Kimbo coffee selection offers a wide selection of whole beans, ground coffee, filter coffee, and even espresso capsules in a variety of roasts and flavors.

How to Make Espresso with Kimbo Coffee:

So you’ve decided to spoil your tastebuds with the taste of real Italian espresso every morning and your choice has fallen onto Kimbo coffee selection because it comes in multiple forms and roasts, and you have a high chance of finding the flavor profile you like, as well as the grind that’s compatible with the coffee maker you’ve got at home.

Now the big question: how do you brew the coffee to extract the flavors right and get a real espresso?

Unsurprisingly, if you’ve got an espresso machine then brewing the Italian espresso the right way will be the easiest.

See, there’s a trick to brewing the espresso in a way that allows coffee flavors to fully bloom. If you don’t know about it, you’ll still very likely get a good cup of coffee on your hand, as long as you’re using high-quality grinds and the right espresso roast from a quality manufacturer (yes, like Kimbo, see what I did there!). 

But if you know the trick, then you’ll be making the Italian espresso the way they make it at coffee bars in Italy. And if you’ve ever had a taste of Italian espresso brewed right - you know it’s worth putting a little extra effort in.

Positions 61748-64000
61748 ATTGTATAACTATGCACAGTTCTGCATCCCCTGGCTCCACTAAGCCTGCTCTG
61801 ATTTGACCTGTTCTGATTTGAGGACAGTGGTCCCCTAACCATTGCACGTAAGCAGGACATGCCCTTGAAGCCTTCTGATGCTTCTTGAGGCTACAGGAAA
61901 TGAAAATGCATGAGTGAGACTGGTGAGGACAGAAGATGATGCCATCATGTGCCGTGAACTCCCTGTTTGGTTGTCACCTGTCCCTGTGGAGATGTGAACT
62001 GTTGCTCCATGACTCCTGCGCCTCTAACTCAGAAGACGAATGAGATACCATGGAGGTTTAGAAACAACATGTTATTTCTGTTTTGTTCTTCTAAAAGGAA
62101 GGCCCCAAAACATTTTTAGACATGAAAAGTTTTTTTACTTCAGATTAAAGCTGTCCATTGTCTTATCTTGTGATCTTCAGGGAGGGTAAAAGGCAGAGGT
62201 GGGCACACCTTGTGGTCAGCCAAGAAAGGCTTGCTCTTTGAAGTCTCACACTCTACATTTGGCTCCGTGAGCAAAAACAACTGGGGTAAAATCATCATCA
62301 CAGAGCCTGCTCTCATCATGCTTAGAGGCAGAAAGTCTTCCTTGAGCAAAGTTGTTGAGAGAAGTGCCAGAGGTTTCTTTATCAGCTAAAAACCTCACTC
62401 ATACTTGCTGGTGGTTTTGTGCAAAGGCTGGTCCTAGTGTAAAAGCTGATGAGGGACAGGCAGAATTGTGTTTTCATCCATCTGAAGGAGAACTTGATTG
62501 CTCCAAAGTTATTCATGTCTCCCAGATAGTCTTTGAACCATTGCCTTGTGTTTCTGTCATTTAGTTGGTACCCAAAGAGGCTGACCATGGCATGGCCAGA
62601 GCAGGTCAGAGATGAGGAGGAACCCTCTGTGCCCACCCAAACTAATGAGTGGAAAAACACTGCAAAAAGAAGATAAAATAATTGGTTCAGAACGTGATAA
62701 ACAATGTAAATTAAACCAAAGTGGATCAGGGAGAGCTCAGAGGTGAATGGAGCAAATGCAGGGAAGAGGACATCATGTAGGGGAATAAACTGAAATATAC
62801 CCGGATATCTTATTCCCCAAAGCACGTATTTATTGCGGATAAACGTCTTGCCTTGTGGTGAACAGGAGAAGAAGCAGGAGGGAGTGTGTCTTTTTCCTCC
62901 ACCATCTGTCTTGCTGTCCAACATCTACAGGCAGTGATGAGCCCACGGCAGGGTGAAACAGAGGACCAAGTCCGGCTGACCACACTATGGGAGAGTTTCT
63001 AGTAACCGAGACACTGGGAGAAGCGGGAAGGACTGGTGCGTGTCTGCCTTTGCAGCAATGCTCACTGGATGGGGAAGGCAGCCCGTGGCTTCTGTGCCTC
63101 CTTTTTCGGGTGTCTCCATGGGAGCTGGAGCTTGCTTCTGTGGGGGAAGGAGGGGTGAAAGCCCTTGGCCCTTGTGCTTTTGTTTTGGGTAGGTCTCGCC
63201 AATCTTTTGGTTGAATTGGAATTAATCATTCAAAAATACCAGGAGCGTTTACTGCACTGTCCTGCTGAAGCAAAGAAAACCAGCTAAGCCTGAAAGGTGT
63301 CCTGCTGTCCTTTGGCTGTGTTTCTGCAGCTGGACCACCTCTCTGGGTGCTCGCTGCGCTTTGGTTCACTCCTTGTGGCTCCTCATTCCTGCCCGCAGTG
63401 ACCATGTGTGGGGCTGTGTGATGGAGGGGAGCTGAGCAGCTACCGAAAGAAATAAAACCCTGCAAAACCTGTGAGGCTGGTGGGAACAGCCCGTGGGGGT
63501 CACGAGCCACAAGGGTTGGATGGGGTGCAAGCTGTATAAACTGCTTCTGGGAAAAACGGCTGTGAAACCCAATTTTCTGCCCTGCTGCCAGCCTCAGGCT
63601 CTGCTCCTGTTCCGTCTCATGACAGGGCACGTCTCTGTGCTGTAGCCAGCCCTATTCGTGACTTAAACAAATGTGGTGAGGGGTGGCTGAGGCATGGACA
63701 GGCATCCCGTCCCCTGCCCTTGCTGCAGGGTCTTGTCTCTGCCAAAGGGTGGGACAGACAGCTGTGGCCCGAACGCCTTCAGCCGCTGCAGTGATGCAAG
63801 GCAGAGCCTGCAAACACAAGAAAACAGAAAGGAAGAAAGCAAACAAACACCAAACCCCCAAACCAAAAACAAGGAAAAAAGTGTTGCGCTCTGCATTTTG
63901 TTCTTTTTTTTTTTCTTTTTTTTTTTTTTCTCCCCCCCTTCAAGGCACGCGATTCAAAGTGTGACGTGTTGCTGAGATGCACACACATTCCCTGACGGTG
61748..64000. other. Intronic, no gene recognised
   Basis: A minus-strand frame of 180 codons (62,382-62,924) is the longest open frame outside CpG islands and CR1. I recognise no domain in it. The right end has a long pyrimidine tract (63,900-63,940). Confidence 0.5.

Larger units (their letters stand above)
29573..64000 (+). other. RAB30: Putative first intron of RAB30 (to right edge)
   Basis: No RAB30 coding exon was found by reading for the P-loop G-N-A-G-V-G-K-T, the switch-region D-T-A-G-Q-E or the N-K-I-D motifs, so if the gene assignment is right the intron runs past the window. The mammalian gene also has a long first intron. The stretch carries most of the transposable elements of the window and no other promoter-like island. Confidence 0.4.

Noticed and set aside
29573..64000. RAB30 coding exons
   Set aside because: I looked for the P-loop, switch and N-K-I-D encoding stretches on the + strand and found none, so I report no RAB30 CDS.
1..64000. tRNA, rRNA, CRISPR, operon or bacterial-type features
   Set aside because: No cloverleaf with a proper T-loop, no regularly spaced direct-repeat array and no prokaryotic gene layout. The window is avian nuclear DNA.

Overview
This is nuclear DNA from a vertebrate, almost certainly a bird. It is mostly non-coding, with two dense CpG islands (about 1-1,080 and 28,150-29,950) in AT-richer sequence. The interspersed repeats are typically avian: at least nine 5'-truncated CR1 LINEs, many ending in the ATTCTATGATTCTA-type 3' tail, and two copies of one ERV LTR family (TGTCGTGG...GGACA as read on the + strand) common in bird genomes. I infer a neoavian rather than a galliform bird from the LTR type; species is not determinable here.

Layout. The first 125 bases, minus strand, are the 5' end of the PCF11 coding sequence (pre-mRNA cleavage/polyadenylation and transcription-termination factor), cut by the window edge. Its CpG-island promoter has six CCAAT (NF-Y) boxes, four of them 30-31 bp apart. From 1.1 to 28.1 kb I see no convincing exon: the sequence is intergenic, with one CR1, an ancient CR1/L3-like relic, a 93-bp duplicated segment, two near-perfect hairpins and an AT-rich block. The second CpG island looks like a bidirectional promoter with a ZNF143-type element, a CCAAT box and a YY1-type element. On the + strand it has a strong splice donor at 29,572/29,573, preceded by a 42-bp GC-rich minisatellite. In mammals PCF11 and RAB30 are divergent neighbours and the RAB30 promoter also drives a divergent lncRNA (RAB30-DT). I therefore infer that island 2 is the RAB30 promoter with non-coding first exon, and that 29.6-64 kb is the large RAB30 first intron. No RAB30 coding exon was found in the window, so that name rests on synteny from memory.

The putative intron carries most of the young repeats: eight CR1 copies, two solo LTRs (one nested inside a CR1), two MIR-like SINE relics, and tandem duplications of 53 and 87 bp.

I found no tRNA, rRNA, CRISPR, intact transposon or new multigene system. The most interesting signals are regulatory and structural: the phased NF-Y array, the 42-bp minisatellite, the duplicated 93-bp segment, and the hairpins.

See, the big secret is that when it comes to Italian espresso, getting the right flavor is not just about measuring out the right coffee to water ratio. It’s about keeping the water at the right temperature, as well. And the right temperature is between 195-215°F, i.e., before it reaches the boiling point.

The big upside of having a professional espresso machine is that the machine does the temperature regulation for you. It’s usually kept at around 190-196°F, for most espresso machines, even the simplest ones. If you’ve gone fancy and have an espresso machine that allows you to regulate the thermostat, then you get to control the temperature throughout the entire process and the question of how to make espresso comes down to the easy part: choose the right roast, measure out your coffee, and you’re good.

Authentic Italian espresso isn’t supposed to taste sour. If you’ve yet to try Kimbo coffee with your espresso machine, you should start with a medium-dark or standard Arabica dark roast, since there’s a lesser chance of a darker roast going sour, but the flavor won’t be overly intense.

For a truly Italian espresso, you’ll need a decent amount of coffee (between 7-9g) and little water (25-35ml). Diluted coffee isn’t Italian espresso. Dilute it after brewing if you want an Americano, but make the proper espresso first.

How to make espresso with Kimbo Coffee on the stovetop:

Yes, it’s possible to brew espresso on the stovetop. Or at least, it’s possible to brew an authentic substitute, since Italians do it too!

You just need a device called Moka pot or Makinetta to do it. 

Moka pot is known as a stovetop espresso maker because when brewed right, the coffee it produces is concentrated and flavorful, similar to a shot of espresso.

No, it’s not quite espresso. But it’s the best you can get when using a stovetop.